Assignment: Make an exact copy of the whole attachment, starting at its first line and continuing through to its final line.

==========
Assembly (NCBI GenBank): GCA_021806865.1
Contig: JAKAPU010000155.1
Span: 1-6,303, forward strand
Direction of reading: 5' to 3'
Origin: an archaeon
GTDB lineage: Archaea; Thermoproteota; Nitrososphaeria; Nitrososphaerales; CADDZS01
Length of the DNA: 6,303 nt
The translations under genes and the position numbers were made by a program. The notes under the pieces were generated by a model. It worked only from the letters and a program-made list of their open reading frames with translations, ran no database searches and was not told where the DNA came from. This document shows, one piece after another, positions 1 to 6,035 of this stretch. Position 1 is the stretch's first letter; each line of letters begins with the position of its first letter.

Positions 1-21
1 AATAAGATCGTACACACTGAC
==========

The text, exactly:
Assembly (NCBI GenBank): GCA_021806865.1
Contig: JAKAPU010000155.1
Span: 1-6,303, forward strand
Direction of reading: 5' to 3'
Origin: an archaeon
GTDB lineage: Archaea; Thermoproteota; Nitrososphaeria; Nitrososphaerales; CADDZS01
Length of the DNA: 6,303 nt
The translations under genes and the position numbers were made by a program. The notes under the pieces were generated by a model. It worked only from the letters and a program-made list of their open reading frames with translations, ran no database searches and was not told where the DNA came from. This document shows, one piece after another, positions 1 to 6,035 of this stretch. Position 1 is the stretch's first letter; each line of letters begins with the position of its first letter.

Positions 1-21
1 AATAAGATCGTACACACTGAC